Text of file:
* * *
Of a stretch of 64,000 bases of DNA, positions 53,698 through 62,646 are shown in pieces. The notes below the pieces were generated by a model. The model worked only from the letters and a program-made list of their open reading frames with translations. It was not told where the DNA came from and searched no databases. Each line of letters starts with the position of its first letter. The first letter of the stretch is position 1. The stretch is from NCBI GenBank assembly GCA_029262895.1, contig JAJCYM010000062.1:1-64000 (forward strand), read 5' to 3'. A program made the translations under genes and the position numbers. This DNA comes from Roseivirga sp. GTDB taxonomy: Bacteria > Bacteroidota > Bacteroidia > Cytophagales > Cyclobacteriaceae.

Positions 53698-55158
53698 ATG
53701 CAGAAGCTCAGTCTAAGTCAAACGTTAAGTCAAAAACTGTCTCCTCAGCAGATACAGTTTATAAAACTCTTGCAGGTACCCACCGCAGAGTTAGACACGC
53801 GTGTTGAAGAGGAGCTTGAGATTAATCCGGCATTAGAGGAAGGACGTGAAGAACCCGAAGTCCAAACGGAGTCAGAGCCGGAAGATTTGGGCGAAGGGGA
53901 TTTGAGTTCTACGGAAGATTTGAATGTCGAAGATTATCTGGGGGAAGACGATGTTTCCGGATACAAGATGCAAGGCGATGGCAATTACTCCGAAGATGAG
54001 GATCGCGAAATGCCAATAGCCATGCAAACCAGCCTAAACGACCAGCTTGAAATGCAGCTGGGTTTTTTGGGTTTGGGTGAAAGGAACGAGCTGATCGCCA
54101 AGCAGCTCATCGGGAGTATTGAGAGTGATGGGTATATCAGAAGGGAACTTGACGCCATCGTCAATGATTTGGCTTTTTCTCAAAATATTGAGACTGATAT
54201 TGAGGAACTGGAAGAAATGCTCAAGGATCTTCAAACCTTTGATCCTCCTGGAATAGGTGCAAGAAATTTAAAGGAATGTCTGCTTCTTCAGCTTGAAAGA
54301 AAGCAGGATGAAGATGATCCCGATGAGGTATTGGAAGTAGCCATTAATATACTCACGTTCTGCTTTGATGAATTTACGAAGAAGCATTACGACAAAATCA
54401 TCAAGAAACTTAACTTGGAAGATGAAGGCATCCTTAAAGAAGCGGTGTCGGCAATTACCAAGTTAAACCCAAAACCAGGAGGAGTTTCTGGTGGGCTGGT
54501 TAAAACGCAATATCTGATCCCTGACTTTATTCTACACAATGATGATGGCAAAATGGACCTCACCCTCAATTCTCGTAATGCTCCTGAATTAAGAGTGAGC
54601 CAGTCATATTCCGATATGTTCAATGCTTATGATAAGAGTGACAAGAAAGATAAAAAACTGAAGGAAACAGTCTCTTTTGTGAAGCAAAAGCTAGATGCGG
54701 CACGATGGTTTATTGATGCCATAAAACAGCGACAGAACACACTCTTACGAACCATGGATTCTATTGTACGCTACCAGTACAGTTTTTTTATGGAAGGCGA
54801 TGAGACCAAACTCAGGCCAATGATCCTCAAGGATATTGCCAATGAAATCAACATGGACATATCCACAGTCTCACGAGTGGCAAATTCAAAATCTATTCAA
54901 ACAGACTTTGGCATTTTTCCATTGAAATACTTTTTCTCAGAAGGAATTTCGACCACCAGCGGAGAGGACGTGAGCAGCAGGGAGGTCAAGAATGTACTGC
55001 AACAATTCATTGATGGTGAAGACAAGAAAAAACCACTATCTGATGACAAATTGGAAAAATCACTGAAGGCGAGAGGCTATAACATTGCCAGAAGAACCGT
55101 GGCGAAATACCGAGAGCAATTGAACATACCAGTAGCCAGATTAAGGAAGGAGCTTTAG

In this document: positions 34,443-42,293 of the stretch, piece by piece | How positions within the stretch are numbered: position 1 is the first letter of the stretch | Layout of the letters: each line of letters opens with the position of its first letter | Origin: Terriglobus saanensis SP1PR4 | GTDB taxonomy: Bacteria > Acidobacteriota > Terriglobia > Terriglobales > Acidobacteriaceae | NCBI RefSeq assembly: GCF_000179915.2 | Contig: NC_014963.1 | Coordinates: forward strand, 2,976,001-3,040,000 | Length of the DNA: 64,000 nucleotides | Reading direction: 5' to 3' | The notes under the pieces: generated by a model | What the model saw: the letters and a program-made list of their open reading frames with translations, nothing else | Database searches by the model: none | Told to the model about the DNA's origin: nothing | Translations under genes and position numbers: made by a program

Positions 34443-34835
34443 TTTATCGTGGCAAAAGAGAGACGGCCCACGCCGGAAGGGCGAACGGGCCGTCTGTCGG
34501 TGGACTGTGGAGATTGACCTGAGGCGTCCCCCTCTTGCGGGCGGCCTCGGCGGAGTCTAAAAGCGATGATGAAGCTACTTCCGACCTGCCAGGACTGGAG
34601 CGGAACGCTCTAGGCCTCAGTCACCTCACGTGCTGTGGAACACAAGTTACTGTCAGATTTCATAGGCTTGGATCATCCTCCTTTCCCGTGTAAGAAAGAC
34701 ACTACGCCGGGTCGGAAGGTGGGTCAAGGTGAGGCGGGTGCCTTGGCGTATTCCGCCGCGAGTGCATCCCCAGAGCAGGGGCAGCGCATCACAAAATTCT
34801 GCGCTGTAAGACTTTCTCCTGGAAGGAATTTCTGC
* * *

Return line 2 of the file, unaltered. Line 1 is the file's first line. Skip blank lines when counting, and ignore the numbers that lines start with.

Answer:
Positions 53698-55158